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We need to restore balance to the Supreme Court. With a 6-3 Republican supermajority, the Court is deciding cases in a consistently partisan, anti-democracy, pro-corporate direction. We need a Court that better reflects the whole country, not just special interests and the Republican Party.

To see how far tilted in one direction the Court is right now, you just need to look at what it’s been doing to our democracy. The Republican-appointed justices have opened the floodgates to unlimited spending in elections in cases like Citizens United, gutted the Voting Rights Act, and allowed partisan gerrymandering that benefits Republican politicians and special interests. We have to restore balance.

Adding four seats is the only way to restore balance to the Court immediately. Adding seats to the Court is straight-forward, constitutional, and grounded in history. All it takes is a bill passed through Congress and signed by the president. And there’s nothing new about the idea of adding seats to the Supreme Court. The framers left it to Congress to decide how many justices sit on the Court, and Congress has changed the number of justices six times throughout history.

Reps. Hank Johnson, Jerry Nadler, and Mondaire Jones and Sen. Ed Markey have introduced a game-changing bill. Now we have to build a grassroots movement to win 218 votes to pass this bill in the House and 51 votes in the Senate. We have a once-in-a-generation, two-year window to pass this bill while Democrats control the House, Senate, and presidency.

We need to pressure every Democratic House member and senator to publicly announce their support for this legislation. We’ll do that by calling their offices, requesting constituent meetings, showing up at public events, writing letters to the editor, and taking other steps to blitz them with proof of how wide and deep the support is for this legislation. We must make these Democrats understand the urgency of cosponsoring this bill.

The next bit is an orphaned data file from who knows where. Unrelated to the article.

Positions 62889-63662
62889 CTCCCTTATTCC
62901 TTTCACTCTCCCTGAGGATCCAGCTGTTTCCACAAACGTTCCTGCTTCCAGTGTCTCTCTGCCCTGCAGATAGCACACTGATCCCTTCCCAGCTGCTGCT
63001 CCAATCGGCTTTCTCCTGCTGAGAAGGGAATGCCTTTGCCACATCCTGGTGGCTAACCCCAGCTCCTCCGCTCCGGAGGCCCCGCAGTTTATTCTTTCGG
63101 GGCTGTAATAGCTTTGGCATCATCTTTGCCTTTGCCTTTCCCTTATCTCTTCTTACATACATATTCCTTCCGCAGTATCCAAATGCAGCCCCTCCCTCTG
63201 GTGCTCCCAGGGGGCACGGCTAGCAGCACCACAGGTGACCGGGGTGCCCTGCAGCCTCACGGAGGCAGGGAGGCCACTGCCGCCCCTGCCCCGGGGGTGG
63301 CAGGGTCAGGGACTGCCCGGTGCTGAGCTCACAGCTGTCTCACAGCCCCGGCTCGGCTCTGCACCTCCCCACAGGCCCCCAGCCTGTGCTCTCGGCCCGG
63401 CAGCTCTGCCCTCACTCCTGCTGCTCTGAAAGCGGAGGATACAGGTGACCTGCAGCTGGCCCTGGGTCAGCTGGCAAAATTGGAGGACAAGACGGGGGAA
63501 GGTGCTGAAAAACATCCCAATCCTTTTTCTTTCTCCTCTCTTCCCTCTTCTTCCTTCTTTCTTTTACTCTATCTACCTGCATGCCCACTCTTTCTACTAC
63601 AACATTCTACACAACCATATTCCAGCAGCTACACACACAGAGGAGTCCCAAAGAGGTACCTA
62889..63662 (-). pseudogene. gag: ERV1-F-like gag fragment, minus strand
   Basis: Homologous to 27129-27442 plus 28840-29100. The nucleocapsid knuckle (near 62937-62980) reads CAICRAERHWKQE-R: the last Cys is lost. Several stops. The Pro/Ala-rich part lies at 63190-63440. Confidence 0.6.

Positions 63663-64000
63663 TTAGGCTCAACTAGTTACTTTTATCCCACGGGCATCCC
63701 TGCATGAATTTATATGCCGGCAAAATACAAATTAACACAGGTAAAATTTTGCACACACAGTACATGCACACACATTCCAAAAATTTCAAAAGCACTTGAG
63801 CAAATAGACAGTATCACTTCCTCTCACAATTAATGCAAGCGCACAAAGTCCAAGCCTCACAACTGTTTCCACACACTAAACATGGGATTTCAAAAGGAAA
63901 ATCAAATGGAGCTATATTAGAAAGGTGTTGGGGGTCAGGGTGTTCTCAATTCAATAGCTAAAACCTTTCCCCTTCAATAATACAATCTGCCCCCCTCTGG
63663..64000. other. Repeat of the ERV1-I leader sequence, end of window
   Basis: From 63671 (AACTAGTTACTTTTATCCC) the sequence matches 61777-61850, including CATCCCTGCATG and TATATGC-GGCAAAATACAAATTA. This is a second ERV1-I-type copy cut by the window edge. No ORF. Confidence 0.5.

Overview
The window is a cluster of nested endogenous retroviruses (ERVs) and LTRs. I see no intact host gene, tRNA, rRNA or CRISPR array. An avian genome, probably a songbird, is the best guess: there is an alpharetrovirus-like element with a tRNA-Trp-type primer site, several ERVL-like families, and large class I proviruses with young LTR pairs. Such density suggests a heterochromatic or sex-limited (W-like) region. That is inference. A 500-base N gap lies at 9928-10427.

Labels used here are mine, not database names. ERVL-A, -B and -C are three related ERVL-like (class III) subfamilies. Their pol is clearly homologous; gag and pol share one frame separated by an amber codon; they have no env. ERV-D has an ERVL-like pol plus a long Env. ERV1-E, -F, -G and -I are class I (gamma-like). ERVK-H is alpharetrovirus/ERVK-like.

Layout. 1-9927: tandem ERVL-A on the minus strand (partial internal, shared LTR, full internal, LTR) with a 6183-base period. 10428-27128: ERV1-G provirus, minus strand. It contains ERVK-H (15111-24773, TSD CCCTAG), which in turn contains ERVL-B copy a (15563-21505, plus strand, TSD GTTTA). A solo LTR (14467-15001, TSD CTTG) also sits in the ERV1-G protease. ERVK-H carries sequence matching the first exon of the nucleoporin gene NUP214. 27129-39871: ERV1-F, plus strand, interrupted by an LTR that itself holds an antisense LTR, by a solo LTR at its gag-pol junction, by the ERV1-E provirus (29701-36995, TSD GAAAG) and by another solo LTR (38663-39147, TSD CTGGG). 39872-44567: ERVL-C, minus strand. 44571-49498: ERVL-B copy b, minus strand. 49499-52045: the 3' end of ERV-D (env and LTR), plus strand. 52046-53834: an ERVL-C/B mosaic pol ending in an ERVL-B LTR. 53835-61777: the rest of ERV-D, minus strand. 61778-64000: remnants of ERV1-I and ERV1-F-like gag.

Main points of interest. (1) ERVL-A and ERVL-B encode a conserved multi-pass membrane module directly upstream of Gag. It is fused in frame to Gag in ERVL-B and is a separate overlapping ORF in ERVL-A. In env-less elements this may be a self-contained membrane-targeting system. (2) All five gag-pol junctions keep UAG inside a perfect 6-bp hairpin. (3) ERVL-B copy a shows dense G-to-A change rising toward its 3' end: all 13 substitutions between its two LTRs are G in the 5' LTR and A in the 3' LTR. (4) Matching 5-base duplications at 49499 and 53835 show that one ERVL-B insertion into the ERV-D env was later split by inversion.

As you have probably seen, there is a major effort among Democrats in Congress right now to pass democracy reform bills like HR 1 and the John Lewis Voting Rights Act. We believe all these bills are quite likely to pass in the course of the next year, with growing support for filibuster reform among top Democrats who had previously resisted it.

Our goal is to make the Judiciary Act part of this package of must-pass democracy reforms, and to pass it with 51 votes in the Senate just like we think will eventually happen with HR 1, the John Lewis Voting Rights Act and DC statehood. The rationale is clear: unless we reform the Court, all of these other proposals will be gutted by the Republican-appointed justices.

Yes. The work ahead of us will not be easy, but we have the wind at our back. Support for adding seats to the Court has never been higher. The rush by Republicans to fill Ruth Bader Ginsburg’s seat last year produced a wave of support for this idea, and we picked up support from more than a dozen lawmakers like AOC to Ilhan Omar to Barbara Lee. Former Attorney General Eric Holder has announced his support. Alex Padilla, California’s newest senator who was picked to succeed Kamala Harris, announced he supports Court expansion before he was even sworn in. When Tom Cotton forced a vote in the Senate to try to make it harder to change the Court’s size, all 50 Senate Democrats voted together to keep the option of expanding the Court on the table. President Biden has announced a commission to study reforms, which is a sign that everyone now recognizes something must be done.

Much like the filibuster, Court reform is an idea that meets with initial resistance from people who have spent a lot of time in Washington but that will grow in support as people hear from the grassroots about why we clearly need it to save our democracy.  

To convince Nancy Pelosi to bring this bill up for a vote on the floor, and Chuck Schumer to bring it up in the Senate, we need to show it will have the support of all Democrats. That’s why the first step is pressuring Democratic House members and senators to announce they will co-sponsor the Judiciary Act. That is the task in front of us–and we need all of you to make it happen.